I’d been playing video games my entire life, and when Twitch began, I was like oh shit. There’s this symbiotic thing happening between livestreaming and producing content. A lot of it is is very thoughtful, very good. From the people I’ve met on Twitter and real life, it’s had a real meaningful impact on the political education of people. I was talking about workers education clubs in Leipzig in 1853 or whatever. But it reminds me of those moments in history where people are saying, “No one’s going to afford me this space. I have to carve this space out for myself and for people like me, so we can educate ourselves and serve ourselves. I found that very inspiring, and I started doing it, I guess.”

What has it been like starting to stream?

There are people on here who didn’t think they had anything to say, but now they talk to a whole bunch of people. I didn’t think people would give a shit, but I got to Twitch affiliate in a week and a half, and we talk to each other, and our tiny little Twitch channel has recruited six people into the IWW. It’s a privilege to talk to people like that.

Watch Question: Is there any labor related literature you would recommend? If so, which books? from laborkyle on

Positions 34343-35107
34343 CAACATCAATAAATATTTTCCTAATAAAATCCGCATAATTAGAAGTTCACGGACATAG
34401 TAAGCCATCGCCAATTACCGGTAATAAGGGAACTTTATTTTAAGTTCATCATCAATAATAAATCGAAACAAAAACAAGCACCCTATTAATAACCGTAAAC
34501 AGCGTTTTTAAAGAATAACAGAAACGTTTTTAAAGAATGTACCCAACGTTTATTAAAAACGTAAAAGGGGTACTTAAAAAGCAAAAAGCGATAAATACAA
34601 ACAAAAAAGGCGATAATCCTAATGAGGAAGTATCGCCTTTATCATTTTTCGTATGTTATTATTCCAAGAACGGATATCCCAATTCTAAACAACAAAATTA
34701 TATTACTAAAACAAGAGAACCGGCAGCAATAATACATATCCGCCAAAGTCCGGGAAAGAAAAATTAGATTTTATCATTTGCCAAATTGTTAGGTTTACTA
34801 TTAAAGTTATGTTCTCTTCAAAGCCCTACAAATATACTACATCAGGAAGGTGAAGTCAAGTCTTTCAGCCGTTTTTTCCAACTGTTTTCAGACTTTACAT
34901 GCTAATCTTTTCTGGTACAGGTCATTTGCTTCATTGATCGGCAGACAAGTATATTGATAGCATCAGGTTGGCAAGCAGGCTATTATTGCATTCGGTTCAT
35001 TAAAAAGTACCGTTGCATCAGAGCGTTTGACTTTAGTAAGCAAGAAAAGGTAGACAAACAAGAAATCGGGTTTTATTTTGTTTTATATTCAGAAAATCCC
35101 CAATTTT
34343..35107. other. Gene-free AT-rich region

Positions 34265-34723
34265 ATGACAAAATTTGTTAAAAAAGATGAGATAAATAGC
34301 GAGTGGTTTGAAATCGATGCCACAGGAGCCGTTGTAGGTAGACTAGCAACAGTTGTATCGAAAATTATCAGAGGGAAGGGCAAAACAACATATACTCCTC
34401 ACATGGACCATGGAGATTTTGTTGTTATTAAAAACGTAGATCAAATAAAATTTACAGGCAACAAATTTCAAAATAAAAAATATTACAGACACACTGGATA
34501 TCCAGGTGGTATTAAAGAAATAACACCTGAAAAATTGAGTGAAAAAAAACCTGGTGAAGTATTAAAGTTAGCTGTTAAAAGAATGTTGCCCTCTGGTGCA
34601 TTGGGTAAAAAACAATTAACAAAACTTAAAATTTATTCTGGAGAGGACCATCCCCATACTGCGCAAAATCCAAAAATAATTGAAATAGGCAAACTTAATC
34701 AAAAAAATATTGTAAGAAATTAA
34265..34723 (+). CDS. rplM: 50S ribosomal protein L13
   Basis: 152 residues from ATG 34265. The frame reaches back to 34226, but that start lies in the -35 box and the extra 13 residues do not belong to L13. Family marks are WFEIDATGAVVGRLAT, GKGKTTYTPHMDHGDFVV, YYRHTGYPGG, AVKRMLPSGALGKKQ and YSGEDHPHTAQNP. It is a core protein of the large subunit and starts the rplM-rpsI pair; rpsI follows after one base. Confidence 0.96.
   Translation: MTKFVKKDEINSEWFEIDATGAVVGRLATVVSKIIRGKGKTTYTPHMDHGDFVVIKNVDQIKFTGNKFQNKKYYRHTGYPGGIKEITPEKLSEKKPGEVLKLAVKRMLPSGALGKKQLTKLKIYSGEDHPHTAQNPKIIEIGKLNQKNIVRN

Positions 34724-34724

What’s the connection between real-life organizing and online spaces?

I organize in real life with a bunch of real people, they have different politics, there are anarchists, and socialists, and left progressives… not only do we have a shared identity and a shared culture, but the only way we can move forward is if we come together and understand that our bosses are our enemies, politicians who are bought and paid for by giant corporations are not my friend, and I need to hold the line with the people who have the same class status that I do. It’s kind of cheesy, but it’s kind of poetic.

Making content online has taught me:

  1. Making complicated ideas simple so anyone with any level of education can understand is both the hardest thing in the world and the most valuable thing that anyone can do. It’s a constant process. (At work) I’m doing book reviews of academic stuff, I’m doing articles. If you live in that space, you have to constantly recognize how you communicate in the context of the academy. No one gives a shit, no one can understand what the fuck you’re talking about
  2. It teaches you that what matters is people. People, people, people, people. If you can’t build real human, meaningful, honest connections with human beings, then organizing is going to be really difficult.

In real life, I always tell people that it’s the highs of the highs and lows of the lows, and everything else is just mundane. There are the high highs when you win, there are the low lows when you lose, and those are great, and they’re very painful. All the rest is spreadsheets, emails and phone calls. It’s the least sexy thing in the world. Sometimes those in person meetings can be awkward. Sometimes someone can come and derail the whole thing. My IWW branch is reforming right now because one person tanked the whole thing. Everyone has a story like that… one person comes in and rips apart an org. Everyone who was part of it is now skeptical and distrusting, because one person came in and decided to be selfish.